Re: Is Wood Badge Segregated Now?
Mike Walton ("Settummanque)
Tue, 14 Nov 1995 01:52:31 -0600
>We have had verbal news that National is requiring that
>Wood Badge tickets must only be written for the type of
>course attended. That is, a scoutmaster attending varsity
>wood badge must write his ticket to help a varsity unit, not
>his own scout unit. Furthermore cub leaders may attend only
>a cub wood badge.
Andy, it's ALWAYS been that way...it's just being emphasized moreso
now than in the past.
Wood Badge is the ADVANCED training course for Scouters. It comes in
three basic varieties and three other "offshoots":
Cub Scout TRAINERS' Wood Badge, which is designed for those whom are
going to be the trainers/coaches of Cub Scout Leader training courses in
the District or Council or within a Regional Area.
Boy Scout LEADERS' Wood Badge, which is designed for those operating the
Boy Scout Troop Operations Plan (primarily Scoutmasters and Assistants,
Committee Members and Chartered Organizational Representatives, Troop and Unit
Exploring ADVANCED SEMINAR (which is technically NOT a Wood Badge-producing
course, but the course structure and content is 88% identical to the Cub
and Boy Scout Wood Badge course) designed for the Exploring Advisor and
Assistants/Associates, Consultants, Committeemembers and those supporting
the Exploring program on a District/Division, Council or Regional Area basis.
The three offshoots are the Varsity LEADERS' Wood Badge course (conducted in
those Regional Areas with a high concentration of Varsity units...primarily in
the Western Region, and identical to the Boy Scout Leaders' Wood Badge course
with some Varsity material entered); the Exploring Leadership Institute (ELI)
(my personal favorite, conducted again primarily in the Western Region, which
comes closer (94 as opposed to 88% identical content) to the two
"traditional" courses); and the Sea Badge course (for Sea Exploring Skippers
and Mates and those supporting the Sea Exploring program at the
District/Division, Council, Regional Area and Regional basis).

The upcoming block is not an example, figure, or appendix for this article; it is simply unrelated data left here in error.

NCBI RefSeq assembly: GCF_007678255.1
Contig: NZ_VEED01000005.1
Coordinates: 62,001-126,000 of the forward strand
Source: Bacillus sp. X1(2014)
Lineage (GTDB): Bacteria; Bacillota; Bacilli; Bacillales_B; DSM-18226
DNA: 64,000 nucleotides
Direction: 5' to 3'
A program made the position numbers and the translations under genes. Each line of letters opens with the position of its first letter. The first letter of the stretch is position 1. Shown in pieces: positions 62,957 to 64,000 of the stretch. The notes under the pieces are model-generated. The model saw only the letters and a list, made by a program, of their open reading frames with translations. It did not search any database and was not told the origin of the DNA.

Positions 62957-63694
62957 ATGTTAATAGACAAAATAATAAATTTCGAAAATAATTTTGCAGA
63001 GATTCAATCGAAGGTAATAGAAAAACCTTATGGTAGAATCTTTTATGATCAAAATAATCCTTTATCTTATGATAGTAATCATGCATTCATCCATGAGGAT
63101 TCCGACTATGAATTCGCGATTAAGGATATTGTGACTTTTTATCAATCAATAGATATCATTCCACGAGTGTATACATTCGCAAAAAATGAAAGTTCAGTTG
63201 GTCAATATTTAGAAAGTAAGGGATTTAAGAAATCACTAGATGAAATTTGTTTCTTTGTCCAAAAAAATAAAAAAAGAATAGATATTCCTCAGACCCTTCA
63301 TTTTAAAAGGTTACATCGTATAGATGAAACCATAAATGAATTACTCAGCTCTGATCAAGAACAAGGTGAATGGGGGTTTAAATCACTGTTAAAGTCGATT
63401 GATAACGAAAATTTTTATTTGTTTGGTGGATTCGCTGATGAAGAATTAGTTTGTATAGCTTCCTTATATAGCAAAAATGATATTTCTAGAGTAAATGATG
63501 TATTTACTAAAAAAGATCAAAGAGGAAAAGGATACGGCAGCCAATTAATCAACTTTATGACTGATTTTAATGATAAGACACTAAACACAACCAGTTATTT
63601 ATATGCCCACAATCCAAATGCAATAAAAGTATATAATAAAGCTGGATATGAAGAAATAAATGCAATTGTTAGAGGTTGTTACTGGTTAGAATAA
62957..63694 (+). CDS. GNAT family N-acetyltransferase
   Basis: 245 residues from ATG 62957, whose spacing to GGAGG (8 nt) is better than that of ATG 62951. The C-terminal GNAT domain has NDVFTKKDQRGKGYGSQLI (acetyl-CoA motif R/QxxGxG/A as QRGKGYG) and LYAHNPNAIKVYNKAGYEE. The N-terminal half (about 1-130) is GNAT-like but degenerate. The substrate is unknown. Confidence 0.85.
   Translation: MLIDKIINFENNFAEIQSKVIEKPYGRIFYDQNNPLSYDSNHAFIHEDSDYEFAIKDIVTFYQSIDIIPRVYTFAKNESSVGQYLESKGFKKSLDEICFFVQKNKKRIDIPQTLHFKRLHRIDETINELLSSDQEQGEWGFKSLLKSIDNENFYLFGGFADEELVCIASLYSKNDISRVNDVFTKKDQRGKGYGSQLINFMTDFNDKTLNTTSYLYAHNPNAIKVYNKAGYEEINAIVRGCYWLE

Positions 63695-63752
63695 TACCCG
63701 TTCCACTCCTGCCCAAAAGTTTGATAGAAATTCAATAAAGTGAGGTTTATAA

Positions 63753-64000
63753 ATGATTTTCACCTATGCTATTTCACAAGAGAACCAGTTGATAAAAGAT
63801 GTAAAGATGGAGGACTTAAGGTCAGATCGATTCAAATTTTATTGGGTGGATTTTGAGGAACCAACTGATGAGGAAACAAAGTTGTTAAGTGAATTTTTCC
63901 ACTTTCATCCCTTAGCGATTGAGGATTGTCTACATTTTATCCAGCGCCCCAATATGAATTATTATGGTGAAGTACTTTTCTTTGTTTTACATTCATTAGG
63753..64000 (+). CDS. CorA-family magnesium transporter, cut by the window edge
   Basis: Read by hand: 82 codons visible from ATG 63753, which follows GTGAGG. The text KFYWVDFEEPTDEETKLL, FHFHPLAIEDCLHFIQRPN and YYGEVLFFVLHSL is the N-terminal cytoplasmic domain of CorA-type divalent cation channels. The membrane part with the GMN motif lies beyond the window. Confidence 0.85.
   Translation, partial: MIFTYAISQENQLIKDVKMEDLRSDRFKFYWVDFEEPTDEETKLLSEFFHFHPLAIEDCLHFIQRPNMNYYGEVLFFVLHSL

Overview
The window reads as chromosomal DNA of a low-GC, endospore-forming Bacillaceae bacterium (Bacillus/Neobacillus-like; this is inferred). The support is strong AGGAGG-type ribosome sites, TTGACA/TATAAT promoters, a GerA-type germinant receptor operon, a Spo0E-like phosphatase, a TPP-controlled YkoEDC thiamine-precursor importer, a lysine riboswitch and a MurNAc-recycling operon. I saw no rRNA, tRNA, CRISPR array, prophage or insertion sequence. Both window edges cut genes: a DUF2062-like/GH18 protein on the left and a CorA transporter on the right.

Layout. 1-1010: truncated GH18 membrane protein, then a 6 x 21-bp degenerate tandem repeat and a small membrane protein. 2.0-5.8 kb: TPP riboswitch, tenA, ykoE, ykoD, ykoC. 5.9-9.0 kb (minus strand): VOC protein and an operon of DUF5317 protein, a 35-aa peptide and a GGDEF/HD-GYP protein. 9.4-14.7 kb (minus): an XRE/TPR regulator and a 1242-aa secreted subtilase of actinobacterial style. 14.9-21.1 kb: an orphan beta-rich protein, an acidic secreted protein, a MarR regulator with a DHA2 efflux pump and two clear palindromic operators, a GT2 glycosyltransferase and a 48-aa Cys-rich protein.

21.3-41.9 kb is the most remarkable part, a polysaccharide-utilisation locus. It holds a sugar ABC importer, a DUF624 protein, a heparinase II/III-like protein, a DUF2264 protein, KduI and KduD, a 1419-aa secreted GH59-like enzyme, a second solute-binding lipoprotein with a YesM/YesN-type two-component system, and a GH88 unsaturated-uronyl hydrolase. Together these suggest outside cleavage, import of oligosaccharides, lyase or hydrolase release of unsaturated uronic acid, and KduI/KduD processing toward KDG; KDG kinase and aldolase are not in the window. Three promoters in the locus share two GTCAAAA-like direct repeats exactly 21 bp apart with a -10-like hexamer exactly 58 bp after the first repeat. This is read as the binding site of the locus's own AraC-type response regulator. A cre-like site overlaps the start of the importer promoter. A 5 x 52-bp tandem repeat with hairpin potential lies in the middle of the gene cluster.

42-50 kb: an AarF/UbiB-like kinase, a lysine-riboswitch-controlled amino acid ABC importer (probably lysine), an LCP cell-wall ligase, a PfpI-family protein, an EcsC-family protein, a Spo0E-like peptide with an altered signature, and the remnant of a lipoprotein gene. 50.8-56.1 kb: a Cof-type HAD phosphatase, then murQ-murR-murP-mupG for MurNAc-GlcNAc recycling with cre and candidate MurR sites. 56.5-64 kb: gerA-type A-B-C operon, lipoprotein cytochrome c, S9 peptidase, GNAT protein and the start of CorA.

In order to attend a Wood Badge course, a Scouter must be registered in a
position for at least two years, have attended the basic training course
which applies to their present position, and be recommended for attendance
by the District/Division/Council's training chair or Commissioner. For
instance, for attendance at the Varsity Leaders' Wood Badge course, Scouters
should have been a Varsity Leader for at least two years, attended and
completed the Varsity Leader Basic Training course, and have been
recommended by the training chair or the Huddle Commissioner.
Councils have been told for years that the purpose of the courses are NOT to
develop a set of Wood Badgers at the local Council level; it is to
strengthen and further develop the skills of the Scouting unit leaders the
courses are aimed at. However, in the past, Councils have allowed Exploring
leaders to attend Boy Scout Wood Badge courses ("because there's not an
Exploring equal to it"), Cub Scout leaders to attend Cub Scout Trainers'
Wood Badge (the most notable example of this is to allow the District
Commissioner or Assistant Scoutmasters- New Scout Patrol to attend the Cub
course because "we need to know the overall Cub Scouting program"). The
intended GUIDANCE, as discussed here about a year ago as a result of several
of our participants attending courses at Philmont Scout Ranch where the
guidance was announced for the first time, is designed to bring back into
line the "true purpose of the Wood Badge course: to further train and
support the UNIT OPERATION".
This is NOT to say that now your chances of attending a Wood Badge course if
you are NOT in a Troop or working with Cub Scouting above the unit level is
It's just that the EMPHASIS (the "order of merit list", -- the list of
positions that the courses will accept FIRST) will be followed a lot closer
now than in the past.
The personal growth contract, or "ticket", is to be written by the candidate
during the latter two days of the course, although it may be developed at
any time during the course. The "ticket" is to reflect your CURRENT or
ANTICIPATED position within Scouting and how you will use the tools,
techniques and ideas formulated during your Wood Badge experience with that
unit or position. In other words, if you are attending Varsity Wood Badge,
your ticket should reflect your present role as a Varsity leader or your
anticipated position as a Varsity Leader. It makes little sense to use the
skills learned at a Varsity course with an Exploring unit, for instance. (I
used Exploring only because the Varsity and Boy Scouting courses are
extremely close in content.)
>Does anyone know if this rumor is true, or where it can be
The rumor is NOT a rumor. It was first reported here on Scouts-L by those
Scouters attending training sessions at the Philmont Training Center last
summer (summer of 1994) and was debated here in this forum during the month
of August and a part of September. Additionally, your Council's Executive
should have received a Training Support Bulletin back sometime in late
August or during September announcing the new emphasis, and when your Area
Director visited your Council sometime in that fall, he should have had a
session with the entire professional staff announcing the new emphasis
Those whom are involved in training at the local Council are being asked to
emphasize UNIT level training as opposed to "multiunit" or "district" training.
This was done as a result of a large number of Scouters leaving our program